We love any form of design, and video is one of our favorite medias to work with. From shooting commercials to music videos to corporate training videos, we have done it all. We pride ourslelf on getting the right shot, the brightest sound and the use only the most up to date software to edit. Give us a shout and we can send you more links from other clients. We just cannot show too many here on our public site. Below are some samples we have shot for your reference.
Shutter Speed: 1/48
This value is always double your FPS. so 30fps would require 1/60. Shutter speed is what gives you the natural ghosting to a moving image. If you wave your hand in front of your face, there is a trail. Our human eyes are trained to see 24fps, and 1/48 speed as the closest thing to natural eyesight. Anything higher will show as unnatural on fast moving objects. Slow moving pieces such as interviews will not be noticed.
Aperture: 5.6 for outside shots
Adjust this lower for blurred backgrounds, higher for more focused backgrounds. The higher you go, the less light comes into the camera. On an outside shot this is fine to go up to 19, but anything higher than 5.6 inside is almost impossible to see. Your 50mm lens should go down to 1.8, which is a VERY blurred background. But lets in too much light for an outside shot. You can get a filter for your lens that looks like tinted glass. This will block out much sunlight, and let you go down more on your setting. Like wearing sunglasses on your face. It allows your pupils to open more and let in more image.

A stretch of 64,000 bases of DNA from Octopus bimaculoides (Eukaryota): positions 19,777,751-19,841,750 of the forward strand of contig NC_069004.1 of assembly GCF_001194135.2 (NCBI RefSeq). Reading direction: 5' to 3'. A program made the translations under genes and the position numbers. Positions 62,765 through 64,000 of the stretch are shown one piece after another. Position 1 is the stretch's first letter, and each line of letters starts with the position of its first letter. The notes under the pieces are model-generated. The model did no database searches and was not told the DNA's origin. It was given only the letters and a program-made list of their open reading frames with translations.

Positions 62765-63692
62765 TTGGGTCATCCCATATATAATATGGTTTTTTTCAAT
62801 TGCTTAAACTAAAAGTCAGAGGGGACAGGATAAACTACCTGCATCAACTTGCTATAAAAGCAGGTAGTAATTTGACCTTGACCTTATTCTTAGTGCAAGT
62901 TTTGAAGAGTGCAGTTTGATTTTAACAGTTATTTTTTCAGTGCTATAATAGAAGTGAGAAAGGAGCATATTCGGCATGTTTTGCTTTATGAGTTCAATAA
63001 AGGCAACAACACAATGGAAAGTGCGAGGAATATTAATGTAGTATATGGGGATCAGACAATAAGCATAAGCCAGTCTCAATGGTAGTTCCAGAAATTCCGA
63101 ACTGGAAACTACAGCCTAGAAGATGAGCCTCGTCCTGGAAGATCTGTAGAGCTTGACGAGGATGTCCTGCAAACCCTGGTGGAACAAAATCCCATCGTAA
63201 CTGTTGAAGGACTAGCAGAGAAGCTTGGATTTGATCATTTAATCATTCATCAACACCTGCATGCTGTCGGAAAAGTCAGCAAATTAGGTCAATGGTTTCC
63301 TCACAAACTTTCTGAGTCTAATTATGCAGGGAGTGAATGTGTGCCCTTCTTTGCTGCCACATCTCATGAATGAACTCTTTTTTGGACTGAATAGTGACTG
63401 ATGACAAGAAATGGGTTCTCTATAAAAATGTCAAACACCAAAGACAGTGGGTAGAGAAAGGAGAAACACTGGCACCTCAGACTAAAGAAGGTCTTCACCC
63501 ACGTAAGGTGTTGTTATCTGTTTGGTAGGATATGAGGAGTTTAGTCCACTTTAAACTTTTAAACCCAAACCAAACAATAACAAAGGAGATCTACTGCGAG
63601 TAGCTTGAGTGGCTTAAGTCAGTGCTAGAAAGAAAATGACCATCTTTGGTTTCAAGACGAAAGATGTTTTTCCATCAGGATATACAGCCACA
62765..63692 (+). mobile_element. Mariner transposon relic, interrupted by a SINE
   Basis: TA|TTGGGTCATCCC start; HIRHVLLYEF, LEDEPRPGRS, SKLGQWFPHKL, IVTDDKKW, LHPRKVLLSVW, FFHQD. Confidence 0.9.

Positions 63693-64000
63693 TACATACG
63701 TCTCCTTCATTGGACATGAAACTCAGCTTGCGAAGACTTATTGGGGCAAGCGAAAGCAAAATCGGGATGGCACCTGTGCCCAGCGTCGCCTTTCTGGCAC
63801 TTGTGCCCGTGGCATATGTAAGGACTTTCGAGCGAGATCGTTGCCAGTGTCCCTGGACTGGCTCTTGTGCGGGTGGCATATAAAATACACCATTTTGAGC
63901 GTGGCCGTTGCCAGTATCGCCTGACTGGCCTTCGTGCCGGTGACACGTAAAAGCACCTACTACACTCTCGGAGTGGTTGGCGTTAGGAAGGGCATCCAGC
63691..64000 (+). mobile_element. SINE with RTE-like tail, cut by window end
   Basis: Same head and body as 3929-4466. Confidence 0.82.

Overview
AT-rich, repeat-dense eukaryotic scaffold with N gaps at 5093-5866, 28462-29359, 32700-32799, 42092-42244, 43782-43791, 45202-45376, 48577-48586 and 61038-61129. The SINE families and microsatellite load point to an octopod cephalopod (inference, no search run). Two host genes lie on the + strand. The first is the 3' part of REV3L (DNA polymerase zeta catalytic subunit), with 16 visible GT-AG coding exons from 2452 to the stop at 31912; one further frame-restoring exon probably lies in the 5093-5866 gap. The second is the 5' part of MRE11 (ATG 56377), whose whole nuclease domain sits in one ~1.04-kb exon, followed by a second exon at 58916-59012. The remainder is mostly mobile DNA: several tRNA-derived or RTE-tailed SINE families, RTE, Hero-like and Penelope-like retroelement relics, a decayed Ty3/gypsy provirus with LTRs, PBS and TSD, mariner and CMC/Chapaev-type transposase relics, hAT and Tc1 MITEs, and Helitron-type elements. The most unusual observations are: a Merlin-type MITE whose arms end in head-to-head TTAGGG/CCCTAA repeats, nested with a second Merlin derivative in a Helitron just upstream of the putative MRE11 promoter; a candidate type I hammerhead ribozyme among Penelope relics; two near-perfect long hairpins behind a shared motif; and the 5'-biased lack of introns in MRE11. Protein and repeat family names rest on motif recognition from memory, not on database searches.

ISO Speed: 100–400
Set this on auto AFTER you set the aperture, let the camera read the light coming in and give you a reading, then set your camera manually to that value. Ex: If the camera says 400 in auto mode, then use 400 in manual mode. That way the ISO isn't constantly changing while you are shooting. Remember that ISO is a "digital light" that the camera adds to compensate for a low light level. Thats why you dont want it too high. An ISO of 800 will start to look grainy, and above that will look VERY grainy. If you adjust your aperture to say 1.8, and go outside, that is too much light coming in, the ISO can only go down to 100, so when you look at your image, it will be a white blob. But adjust your aperture to 5.6, and an ISO of 100 looks more natural.
Remember, DSLR cameras were originally made to shoot still images. So anything set to auto will switch while recording and give you a jumpy film with different light settings. The FPS and Shutter speed are most important. Your 50mm lens will ALWAYS shoot better footage than your lens that came with your camera. It has more depth and will allow for a lower Aperture, therefor giving you a great depth of field view (blurred background).